Effect of daily 3-s maximum voluntary isometric, concentric, or eccentric contraction on elbow flexor strength
Scandinavian Journal of Medicine and Science in Sports
School of Medical and Health Sciences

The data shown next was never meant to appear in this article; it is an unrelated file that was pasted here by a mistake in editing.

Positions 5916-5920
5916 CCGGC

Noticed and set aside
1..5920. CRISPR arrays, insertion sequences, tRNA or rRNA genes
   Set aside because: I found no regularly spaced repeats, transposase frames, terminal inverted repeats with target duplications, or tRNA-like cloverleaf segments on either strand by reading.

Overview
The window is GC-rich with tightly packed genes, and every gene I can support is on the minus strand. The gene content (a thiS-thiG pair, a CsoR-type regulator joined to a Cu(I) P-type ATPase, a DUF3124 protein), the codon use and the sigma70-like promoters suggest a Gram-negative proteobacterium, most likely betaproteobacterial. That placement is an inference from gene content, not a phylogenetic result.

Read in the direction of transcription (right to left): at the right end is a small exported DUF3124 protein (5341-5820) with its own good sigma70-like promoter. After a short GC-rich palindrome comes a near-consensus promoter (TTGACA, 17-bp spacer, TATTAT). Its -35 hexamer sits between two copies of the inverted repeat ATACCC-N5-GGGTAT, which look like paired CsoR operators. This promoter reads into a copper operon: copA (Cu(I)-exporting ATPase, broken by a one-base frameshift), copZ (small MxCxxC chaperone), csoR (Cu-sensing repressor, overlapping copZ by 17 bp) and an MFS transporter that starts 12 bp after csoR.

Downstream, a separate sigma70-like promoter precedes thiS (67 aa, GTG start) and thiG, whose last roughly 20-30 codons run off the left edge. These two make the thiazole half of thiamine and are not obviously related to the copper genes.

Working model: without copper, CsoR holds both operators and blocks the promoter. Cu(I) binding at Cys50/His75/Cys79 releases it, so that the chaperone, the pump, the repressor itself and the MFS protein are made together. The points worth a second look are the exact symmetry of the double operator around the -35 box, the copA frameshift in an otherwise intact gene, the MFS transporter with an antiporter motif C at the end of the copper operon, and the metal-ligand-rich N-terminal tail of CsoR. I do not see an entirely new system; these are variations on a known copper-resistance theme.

The present study compared a 3-s isometric maximal voluntary contraction (MVC), concentric MVC and eccentric MVC of the elbow flexors performed daily for 5 days a week for 4 weeks for changes in muscle strength and thickness. Young sedentary individuals were assigned to one of three training groups (n = 13 per group) that performed either 3-s isometric, concentric, or eccentric MVC once a day for 20 days, or to a control group (n = 10) that had measurements without training. The participants in the isometric group performed isometric MVC at 55° (0.96 rad) elbow flexion, and those in the concentric or eccentric group performed concentric MVC or eccentric MVC between 10° (0.17 rad) and 100° (1.75 rad) elbow flexion at 30°/s (0.52 rad/s) on an isokinetic dynamometer. MVC isometric torque at 20° (0.35 rad), 55° (0.96 rad), and 90° (1.57 rad) elbow flexion, MVC concentric and eccentric torque at 30°/s (0.52 rad/s) and 180°/s (3.14 rad/s), and muscle thickness (MT) of biceps brachii and brachialis were measured before and several days after the 20th exercise session. The control group did not show any changes. The eccentric group showed increases (p < 0.01) in isometric (three angle average: 10.2 ± 6.4%), concentric (two velocity average: 12.8 ± 9.6%), and eccentric MVC torque (12.2 ± 7.8%). An increase (p < 0.05) was limited for isometric MVC torque (6.3 ± 6.0%) in the concentric group, and for eccentric MVC torque (7.2 ± 4.4%) in the isometric group. No significant changes in MT were evident for all groups. Performing one 3-s MVC a day increased muscle strength, but eccentric MVC produced more potent effects than isometric or concentric MVC.